‘The collapse of humanity is deathly funny’: Gary Shteyngart on writing comedy in difficult times

From The Guardian:

do not write historical fiction. But I envy those who do. I can picture them sitting in the lamp-lit halls of the New York Public Library on 42nd Street, thumbing through fraying, early 20th‑century telephone directories or spinning the roulette of the microfiche machine, or meeting at a nearby coffee dispensary with fellow history-minded wordsmiths in the wee hours of the day, like hunters getting ready to put a bullet through the heart of a wildebeest. The best are able to address the current moment through deft metaphysical journeys between the present and the past, to illuminate our wayward realities by reminding us that it has ever been so, that the past is not even the past, or whatever Faulkner said.

Personally, I have trouble building a literary time machine. A decade ago, when I wrote a memoir set primarily in the 1980s, all I could remember of that era was Michael J Fox running around in a varsity jacket. The rest of my memories were just volumes of mist that sometimes trickled out of my minor brain holes, tantalising but highly suspect emissions that bore news of events which may or may not have been. When one’s teenage years are a distant Greek island, imagine trying to write a novel about the romantic entanglements of the Italian futurists or the political cataclysms of Meiji-era Japan, or anything at all about the ancient Egyptians.

As a child of two failing superpowers, the Soviet Union and the United States, I have always found myself in a maximal historical position. The headlines of the newspapers, whether Pravda or the New York Times, were always screaming about events on a global scale. There was no “Local Drive-In Theater to Feature Annual Jaws Marathon” or “Piggly Wiggly 5k Marathon Nets Hearts and Dollars for Muscular Dystrophy Research”. It was all “The Struggle Continues, Angola Will Win”, or our Marines lying dead in the rubble of Beirut. For as long as I’ve been alive, I have been, like the character of John Self in Martin Amis’s Money, addicted to the present. And writing about the perfidy, the hubris, the insanity of these two large, imploding imperial suns, the US and USSR, in something like real time has been my mandate from the start. My first novel, written as a five-year-old and paid for in pieces of glossy Soviet cheese by my literature-obsessed grandmother, concerned Lenin meeting a magical socialist goose and conquering Finland. The rest of my work has pretty much followed suit.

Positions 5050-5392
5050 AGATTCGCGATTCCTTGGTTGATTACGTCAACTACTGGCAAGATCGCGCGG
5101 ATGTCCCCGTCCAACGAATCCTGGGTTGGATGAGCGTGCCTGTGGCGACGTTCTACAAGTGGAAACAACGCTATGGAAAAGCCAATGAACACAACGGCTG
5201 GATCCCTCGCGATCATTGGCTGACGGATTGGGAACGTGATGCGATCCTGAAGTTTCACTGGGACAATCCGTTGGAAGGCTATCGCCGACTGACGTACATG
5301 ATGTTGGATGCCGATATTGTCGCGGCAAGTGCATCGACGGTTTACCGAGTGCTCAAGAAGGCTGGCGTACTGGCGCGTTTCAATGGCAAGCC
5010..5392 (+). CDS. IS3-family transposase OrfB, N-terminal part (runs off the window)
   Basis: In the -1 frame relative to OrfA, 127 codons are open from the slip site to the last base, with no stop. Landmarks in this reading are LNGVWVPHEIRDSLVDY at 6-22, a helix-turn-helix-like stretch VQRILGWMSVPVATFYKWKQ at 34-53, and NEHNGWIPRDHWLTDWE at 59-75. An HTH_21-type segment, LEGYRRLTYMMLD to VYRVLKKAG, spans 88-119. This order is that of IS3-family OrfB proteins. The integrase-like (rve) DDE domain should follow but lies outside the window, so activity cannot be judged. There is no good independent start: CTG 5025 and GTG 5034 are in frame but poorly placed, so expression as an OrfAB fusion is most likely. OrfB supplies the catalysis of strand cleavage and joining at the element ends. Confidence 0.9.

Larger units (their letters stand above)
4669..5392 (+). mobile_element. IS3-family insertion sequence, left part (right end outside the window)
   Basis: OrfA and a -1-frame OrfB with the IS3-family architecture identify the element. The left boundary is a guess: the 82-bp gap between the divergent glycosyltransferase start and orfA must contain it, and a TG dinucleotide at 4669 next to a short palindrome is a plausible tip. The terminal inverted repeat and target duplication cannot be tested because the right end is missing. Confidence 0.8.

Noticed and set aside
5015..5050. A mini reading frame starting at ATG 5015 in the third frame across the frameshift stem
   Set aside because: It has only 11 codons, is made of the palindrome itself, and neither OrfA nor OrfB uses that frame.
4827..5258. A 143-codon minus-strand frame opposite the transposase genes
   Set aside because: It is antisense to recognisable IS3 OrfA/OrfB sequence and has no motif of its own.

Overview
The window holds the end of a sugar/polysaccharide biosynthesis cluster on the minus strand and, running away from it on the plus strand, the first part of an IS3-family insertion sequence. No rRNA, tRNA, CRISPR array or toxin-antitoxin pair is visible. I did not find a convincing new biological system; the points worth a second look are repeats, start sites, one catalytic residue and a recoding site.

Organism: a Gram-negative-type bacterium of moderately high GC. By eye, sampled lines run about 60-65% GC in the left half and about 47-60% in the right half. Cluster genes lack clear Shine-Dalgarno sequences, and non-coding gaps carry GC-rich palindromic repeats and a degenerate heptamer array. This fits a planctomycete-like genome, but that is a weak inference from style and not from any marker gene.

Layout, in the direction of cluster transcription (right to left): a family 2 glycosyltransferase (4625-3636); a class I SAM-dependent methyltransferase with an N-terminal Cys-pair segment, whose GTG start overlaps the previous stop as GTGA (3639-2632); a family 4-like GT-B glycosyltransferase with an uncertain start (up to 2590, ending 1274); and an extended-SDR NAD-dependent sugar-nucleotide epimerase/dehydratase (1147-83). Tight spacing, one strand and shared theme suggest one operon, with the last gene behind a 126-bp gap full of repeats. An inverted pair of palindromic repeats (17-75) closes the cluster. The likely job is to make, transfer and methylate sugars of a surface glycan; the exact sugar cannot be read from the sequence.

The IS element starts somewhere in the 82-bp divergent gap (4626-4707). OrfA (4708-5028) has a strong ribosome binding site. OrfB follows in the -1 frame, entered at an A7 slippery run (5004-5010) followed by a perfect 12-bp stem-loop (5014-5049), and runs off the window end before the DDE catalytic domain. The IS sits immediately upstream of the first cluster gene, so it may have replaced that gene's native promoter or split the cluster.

When the pandemic first hit, I had been writing a humour-forward dystopian novel in which New York University had taken over most of Manhattan, building walls and checkpoints round the island, and deputising its own military force, the Violet Helmets (violet is one of the school’s colours), to keep out the non-matriculated. Come March 2020, reality rushed over the draft of my funny dystopia in waves. Once people started dying and our president continued lying, I realised the smallness of my attempted novel, the way the academic satire seemed much too easy and glib. I had undershot my historical mandate and had to make amends immediately. I trashed 240 pages of NYU conquering Manhattan and began to write a tight Chekhovian take on the disaster at hand, a novel with the simple title Our Country Friends.

The importance of the moment presented itself right away. My first novel looked at the world through the prism of the collapse of the Soviet Union and the immigrants who had washed ashore on the other side of the Atlantic; my second through the prism of oil politics and American foreign policy. My third examined the advent of tech as the ultimate arbiter of American society (and the death of its democracy); my fourth the way America had become fully financialised by a class of useless and clueless meritocrats. I had always hovered around the present moment, a few years behind it or, in the case of my third novel, Super Sad True Love Story, slightly ahead of it. That book was recently mentioned in the pages of this newspaper in an article about how banks such as Lloyds and NatWest have demanded the firing of faculty staff at London’s Goldsmiths art college – in Super Sad, the school has been rebranded as HSBC-Goldsmiths and offers double qualifications in finance and art.

Link to the rest at The Guardian

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